Many robust systems for acquiring and processing of earth resources have been used in practice for a long time. This is expected in the future, as well. Therefore, it makes sense to measure the behavior of these systems in order to model them.
There are models of several systems available at the Faculty of Mining, Ecology, Process Control and Geotechnologies of the Technical University of Košice – for example a static model of a belt conveyor, which is used for modeling and analysis of force ratios in a real device during the transport of materials; a laboratory furnace in which processes of heat treatment of metals are modeled; a drilling device, which is a model for the process of rock disconnection by drilling and a model of an underground coal gasification appliance. These models already produce an array of data during several experiments provided there, but measurements based on the new approach described above will be implemented soon, too.
The key component in the new approach to the studied phenomenon is the optimal composition of research teams working within the area. Division of labor by task naturally leads to the formation of several local research teams. Authors of this contribution belong to one of these research units, too.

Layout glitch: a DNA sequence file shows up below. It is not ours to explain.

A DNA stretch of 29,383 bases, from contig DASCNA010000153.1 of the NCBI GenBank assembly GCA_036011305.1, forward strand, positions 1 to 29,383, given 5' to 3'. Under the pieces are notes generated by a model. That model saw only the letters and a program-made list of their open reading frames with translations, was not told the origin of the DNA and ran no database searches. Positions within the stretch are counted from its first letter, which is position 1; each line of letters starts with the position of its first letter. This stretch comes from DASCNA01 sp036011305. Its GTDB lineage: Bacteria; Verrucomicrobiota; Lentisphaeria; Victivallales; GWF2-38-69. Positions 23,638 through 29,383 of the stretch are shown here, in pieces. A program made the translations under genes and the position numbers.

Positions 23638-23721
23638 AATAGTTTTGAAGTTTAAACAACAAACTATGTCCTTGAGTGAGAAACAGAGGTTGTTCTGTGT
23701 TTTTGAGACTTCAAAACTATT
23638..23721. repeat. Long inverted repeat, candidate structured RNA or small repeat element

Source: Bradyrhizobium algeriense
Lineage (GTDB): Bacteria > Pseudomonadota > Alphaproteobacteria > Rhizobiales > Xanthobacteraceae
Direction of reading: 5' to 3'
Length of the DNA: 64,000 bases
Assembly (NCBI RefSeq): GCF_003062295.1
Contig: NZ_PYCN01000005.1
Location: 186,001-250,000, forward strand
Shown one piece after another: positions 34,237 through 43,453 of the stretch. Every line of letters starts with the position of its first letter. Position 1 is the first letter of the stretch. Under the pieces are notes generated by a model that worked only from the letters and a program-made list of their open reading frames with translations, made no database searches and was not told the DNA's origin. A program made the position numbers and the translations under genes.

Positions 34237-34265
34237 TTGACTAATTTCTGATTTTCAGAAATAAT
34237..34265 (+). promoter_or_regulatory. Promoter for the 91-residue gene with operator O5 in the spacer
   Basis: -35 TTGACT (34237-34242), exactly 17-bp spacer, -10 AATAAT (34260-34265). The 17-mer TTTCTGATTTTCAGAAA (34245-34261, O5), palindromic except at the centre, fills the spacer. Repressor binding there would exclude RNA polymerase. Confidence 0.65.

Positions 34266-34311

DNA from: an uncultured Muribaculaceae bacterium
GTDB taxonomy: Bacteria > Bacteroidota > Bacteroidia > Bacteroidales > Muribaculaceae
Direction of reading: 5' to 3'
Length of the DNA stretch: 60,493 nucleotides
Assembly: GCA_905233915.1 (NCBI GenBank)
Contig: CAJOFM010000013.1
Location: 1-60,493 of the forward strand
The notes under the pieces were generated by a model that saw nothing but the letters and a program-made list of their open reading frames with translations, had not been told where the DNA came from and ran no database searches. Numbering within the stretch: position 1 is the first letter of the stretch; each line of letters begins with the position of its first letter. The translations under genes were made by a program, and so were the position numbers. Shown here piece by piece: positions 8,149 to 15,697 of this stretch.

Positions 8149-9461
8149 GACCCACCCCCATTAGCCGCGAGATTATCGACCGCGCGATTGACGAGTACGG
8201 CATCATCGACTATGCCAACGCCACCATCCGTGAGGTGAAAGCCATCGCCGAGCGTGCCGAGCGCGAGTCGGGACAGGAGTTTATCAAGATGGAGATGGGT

Some of the data acquired via experimenting on models have already been processed by researchers, while another data will be worked up soon. Tools of mathematics and mathematical statistics always play a key role in this. For example, these tools have been used for the verification of the effect of emitted tension force of a conveyor belt on the size of contact forces induced by the closed conveyor belt on the guide-idlers in the hexagonal idler housing of pipe conveyor – see . Besides the usual methods of descriptive statistics used for the presentation of the data, the nonparametric methods of mathematical statistics have been used here, as well. Furthermore, linear regression models have been used for prediction of the pipe conveyor belt contact forces on the idler rolls in the hexagonal idler housing in . Mathematical models have been used here for the indirect measurement of the contact forces described above. Another example of the application of mathematical tools in indirect measuring can be found in . Here, the real time indirect measurement system of the inner temperatures in the steel roll is evaluated. This system is based on the direct measurement of the atmosphere in the furnace space between the protective bell and the roll. The input to the mathematical model is the measured temperature of the atmosphere. Methods of mathematical statistics have also been used in order to verify whether the physical model of the bell furnace in the research of steel coils annealing processes is suitable in terms of the annealing regimes repeatability – see . We have also used graph theory tools in the research on identification of the factors causing damage to conveyor belts during the transportation of coal – see . We aim to use this approach together with statistical tools of multicriterial data analysis for processing the data from systems inspections in the future.